The Past and Future of Presidential Debates

By Austin Ranney | Go to book overview

8
Presidential Debates: An Overview

Jack W. Germond and Jules Witcover


The 1960 Debates

In the 1960 presidential campaign, two nonincumbents -- John Kennedy and Richard Nixon -- agreed to debate the issues before a nationwide television audience because each felt, on balance, that the confrontation would be in his self-interest. Kennedy looked upon the debates as a means of demonstrating that at the age of forty-three he had the experience, qualifications, and bearing to be president. Nixon, against the advice of President Eisenhower and other Republican leaders, agreed out of a conviction that he could beat Kennedy, on foreign policy questions particularly, and that by declining to debate he would hand Kennedy an exploitable issue. When Congress passed a resolution suspending the Federal Communications Commission's equal time provision, Eisenhower signed it, clearing the way for the Kennedy- Nixon debates.

Of the two candidates, Kennedy grasped the importance of the debates much more fully than did Nixon, and he prepared much more carefully and intelligently. Kennedy arrived in Chicago the day before the first debate was to be held in a CBS studio there. He got a good night's sleep and spent the next morning going over likely questions with his aides. According to Earl Mazo, the former political reporter for the New York Herald-Tribune and a Nixon biographer, tapes of Nixon speeches were played for Kennedy "to help put him in a properly aggressive mood." Then, after making a short speech to a union convention, Kennedy took a nap, had another question-and- answer session with his aides, had a leisurely dinner, and went to the studio. Nixon, by contrast, arrived in Chicago late the night before the debate, was up early to address the same union group, returned to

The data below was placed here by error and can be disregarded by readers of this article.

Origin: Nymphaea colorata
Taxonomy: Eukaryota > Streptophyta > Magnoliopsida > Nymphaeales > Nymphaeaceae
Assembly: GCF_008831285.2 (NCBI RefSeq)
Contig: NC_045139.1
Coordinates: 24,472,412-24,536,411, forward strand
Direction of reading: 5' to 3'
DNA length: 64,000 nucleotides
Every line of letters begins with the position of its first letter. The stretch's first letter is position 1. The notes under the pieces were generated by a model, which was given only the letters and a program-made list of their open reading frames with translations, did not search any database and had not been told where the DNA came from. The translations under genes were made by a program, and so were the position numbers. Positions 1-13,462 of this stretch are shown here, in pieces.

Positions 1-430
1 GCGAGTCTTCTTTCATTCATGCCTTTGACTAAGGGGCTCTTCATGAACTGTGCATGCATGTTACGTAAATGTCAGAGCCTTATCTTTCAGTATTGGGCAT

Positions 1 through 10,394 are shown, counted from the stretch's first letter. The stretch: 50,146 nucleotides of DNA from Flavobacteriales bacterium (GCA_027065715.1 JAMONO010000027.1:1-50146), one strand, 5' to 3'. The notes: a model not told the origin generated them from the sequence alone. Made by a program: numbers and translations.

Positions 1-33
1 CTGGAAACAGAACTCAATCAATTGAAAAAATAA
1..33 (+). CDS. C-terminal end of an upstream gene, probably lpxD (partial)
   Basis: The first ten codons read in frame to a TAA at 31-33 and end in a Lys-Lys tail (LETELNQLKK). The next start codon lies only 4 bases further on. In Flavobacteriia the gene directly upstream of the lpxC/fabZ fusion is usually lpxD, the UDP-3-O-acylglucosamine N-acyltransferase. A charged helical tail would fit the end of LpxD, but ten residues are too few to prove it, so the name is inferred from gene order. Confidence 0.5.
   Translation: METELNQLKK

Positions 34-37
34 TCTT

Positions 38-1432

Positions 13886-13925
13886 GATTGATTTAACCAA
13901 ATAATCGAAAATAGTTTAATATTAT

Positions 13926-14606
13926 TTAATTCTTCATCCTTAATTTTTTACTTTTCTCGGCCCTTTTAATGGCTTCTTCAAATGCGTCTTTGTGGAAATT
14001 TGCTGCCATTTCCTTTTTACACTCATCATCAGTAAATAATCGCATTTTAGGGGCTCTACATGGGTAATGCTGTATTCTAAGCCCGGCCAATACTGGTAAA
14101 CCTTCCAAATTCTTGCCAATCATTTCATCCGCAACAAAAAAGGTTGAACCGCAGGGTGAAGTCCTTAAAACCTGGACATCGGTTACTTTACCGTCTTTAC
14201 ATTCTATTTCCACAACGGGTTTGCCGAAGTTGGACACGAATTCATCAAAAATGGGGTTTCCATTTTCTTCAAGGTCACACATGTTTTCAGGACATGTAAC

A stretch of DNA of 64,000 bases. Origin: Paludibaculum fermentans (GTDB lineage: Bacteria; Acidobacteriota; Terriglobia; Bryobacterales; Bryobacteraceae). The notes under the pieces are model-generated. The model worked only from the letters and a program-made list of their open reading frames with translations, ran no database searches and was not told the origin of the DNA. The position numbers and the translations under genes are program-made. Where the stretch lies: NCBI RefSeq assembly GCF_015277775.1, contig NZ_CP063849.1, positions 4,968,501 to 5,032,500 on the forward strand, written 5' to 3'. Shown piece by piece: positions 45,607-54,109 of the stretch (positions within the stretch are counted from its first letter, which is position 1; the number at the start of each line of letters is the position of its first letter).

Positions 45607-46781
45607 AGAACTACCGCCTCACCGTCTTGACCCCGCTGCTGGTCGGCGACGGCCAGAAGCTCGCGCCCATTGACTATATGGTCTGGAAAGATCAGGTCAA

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The Past and Future of Presidential Debates
Table of contents

Table of contents

  • Title Page *
  • Contents *
  • Preface *
  • 1 - Presidential Candidate "Debates": What Can We Learn from 1960 1
  • Discussion 51
  • 2 - Historical Evolution of Section 315 56
  • Discussion 70
  • 3 - Presidential Debates: an Empirical Assessment 75
  • Discussion 102
  • 4 - The 1976 Presidential Debates: a Republican Perspective 107
  • Discussion 131
  • 5 - Did the Debates Help Jimmy Carter? 137
  • Discussion 147
  • 6 - The Case for Permanent Presidential Debates 155
  • Discussion 169
  • 7 - Debatable Thoughts on Presidential Debates 175
  • Discussion 187
  • 8 - Presidential Debates: an Overview 191
  • Discussion 206
  • Bibliography 215
  • Contributors 225
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